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Curing the Pain of Pre-Printed Forms

By JimmiKin ·
Despite the popularity of using electronic forms for capturing data, many businesses and organisations still rely on pre-printed forms. Even Government authorities continue to mail paper forms and expect them to be painstakingly filled in by hand or completed using a typewriter!

If you, like me, have awful handwriting and your typewriter is buried under a mound of dust in the loft, filling in paper forms can be excruciating. Not only that, manual and mechanical processes are error-prone, resulting in inaccurate information flooding back to the form publisher.

When I received a pre-printed Criminal Record Check Application form*, I decided I would try to find a solution for filling it in without tarnishing the pages with my spider-like scrawl or the fixed type of my 30 year old typewriter.

Despite having word processing, DTP and image editing software installed on my PC, I figured an application purposely developed for designing and filling forms would be better suited.

I knew Adobe had software in the guise of LiveCycle and Acrobat but these were far too expensive for the purpose of my experiment. Not only that, having battled with Illustrator on many occasions, I imagined Adobe's form design solutions would be as equally unwieldy. I therefore needed an inexpensive and simple solution...

After typing "form design software" into my search engine, I clicked the link to the first organic result I thought would accomplish my goal - a form design application called <a href="">InForm Designer</a> developed by a company called <a href="">Fly Software</a>. I'd never heard of the software or indeed the company but after a quick read of the product page I downloaded, virus scanned then installed.

I followed the two inline tutorials provided and immediately realised I could import a PDF or bitmap form and use it as the background to my InForm Designer project. I also discovered an option to prevent the PDF or bitmap background being printed while still having it viewable on-screen.

After scanning the pages of my pre-printed form, I imported each bitmap into a page of my InForm Designer project. All I needed to do now was add interactive form elements such as text boxes and check boxes so I could type and click what the pre-printed form demanded.

Long story short: 30 minutes later I had added all the interactive form elements I needed and the form was ready to be filled in! A click of a button put InForm Designer into filler mode and I was ready to type my name, address, blah de blah.

So far so good! But what about printing the filled in form content? Would it align with the pre-printed form? Sensibly I printed on blank sheets of paper then compared each one with its original counterpart. Unfortunately the output on each page was misaligned by 4mm horizontally and 5mm vertically. I had no idea whether the software, scanning process or printer had caused the discrepancy but whatever it was I guessed I would need to start moving the content of each InForm page to compensate. Or so I thought!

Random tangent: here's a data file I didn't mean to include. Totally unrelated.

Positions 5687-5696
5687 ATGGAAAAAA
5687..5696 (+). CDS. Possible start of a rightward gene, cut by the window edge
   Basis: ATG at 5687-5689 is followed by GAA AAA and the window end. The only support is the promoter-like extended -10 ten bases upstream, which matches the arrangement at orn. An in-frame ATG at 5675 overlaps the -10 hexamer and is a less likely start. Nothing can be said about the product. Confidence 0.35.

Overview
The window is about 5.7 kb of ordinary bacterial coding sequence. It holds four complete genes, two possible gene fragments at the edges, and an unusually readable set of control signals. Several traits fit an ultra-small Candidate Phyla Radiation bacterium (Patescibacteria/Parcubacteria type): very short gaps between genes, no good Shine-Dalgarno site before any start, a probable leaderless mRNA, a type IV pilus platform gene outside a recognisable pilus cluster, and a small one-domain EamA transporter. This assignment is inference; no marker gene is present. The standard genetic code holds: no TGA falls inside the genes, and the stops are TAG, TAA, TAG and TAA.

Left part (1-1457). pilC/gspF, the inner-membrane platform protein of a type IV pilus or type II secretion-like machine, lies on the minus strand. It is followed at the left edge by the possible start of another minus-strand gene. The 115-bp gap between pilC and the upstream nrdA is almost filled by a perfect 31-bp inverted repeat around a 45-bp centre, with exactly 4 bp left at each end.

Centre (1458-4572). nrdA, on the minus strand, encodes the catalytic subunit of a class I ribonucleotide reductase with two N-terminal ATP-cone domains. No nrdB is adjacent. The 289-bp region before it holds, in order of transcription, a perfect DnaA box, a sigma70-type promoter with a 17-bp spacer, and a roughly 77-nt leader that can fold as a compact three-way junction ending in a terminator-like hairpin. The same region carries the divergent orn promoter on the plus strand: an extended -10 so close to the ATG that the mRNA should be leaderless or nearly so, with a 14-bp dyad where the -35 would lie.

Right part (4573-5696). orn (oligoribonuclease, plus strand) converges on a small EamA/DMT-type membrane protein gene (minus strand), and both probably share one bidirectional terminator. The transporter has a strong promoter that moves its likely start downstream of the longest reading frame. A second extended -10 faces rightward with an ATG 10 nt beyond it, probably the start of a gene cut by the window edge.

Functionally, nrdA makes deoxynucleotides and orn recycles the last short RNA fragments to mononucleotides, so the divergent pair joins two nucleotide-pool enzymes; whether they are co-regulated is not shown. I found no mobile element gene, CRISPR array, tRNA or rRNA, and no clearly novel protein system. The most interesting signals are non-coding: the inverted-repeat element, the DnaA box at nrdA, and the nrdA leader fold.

I was about to save my InForm project when I noticed an option on InForm Designer's File menu called Printer Offsets. After curiously clicking it I discovered a mechanism for specifying horizontal and vertical offsets that Fly Software claimed would ensure output aligned perfectly on a page no matter what printer was used.

After typing the 4mm and 5mm misalignment values into the corresponding InForm controls, I again printed on blank sheets of paper then compared the output to the pre-printed form. Just as the developer had stated, the alignment of the filled in form content was perfect.

I was now certain that InForm Designer was the form design and filling solution I needed, but would its cost suit my limited budget? Thankfully, yes. Fly Software use a licensing mechanism other developers could learn from. Instead of buying a licence for the entire application, all I needed to purchase were licences for the design tools I had used to create my form - text boxes and check boxes.

After visiting the Fly Software website and parting with just $15, the two InForm Designer tools I had used were licensed and the copyright watermark that had been inflicted on my form pages disappeared. Minutes later my pre-printed form contained the information it requested. Not painstakingly written by hand or punched by a typewriter, but beautifully printed to pin-point precision.

As you can see, InForm Designer fulfilled my requirements without compromise. My only quibble: I had to create the electronic overlay of the pre-printed form myself instead of the publisher presenting me with something similar themselves!

I'm sure if publishers provide an electronic overlay for their pre-printed forms together with access to a free-to-use form filler application (which Fly Software do indeed provide), more forms would be completed, and errors that occur as a result of poor handwriting would be eliminated.

As a recipient of pre-printed forms, how have you avoided filling them in manually or mechanically?

As a publisher of pre-printed forms, have you provided recipients with an electronic form overlay so they can fill then print the information you require? If you have, what did you use to design the form overlay?

*The Criminal Record Check Application form is published by the Criminal Records Bureau (UK Home Office). It is only available as a paper form and must be completed by UK residents who will be in contact with children or vulnerable adults either voluntarily or through employment.

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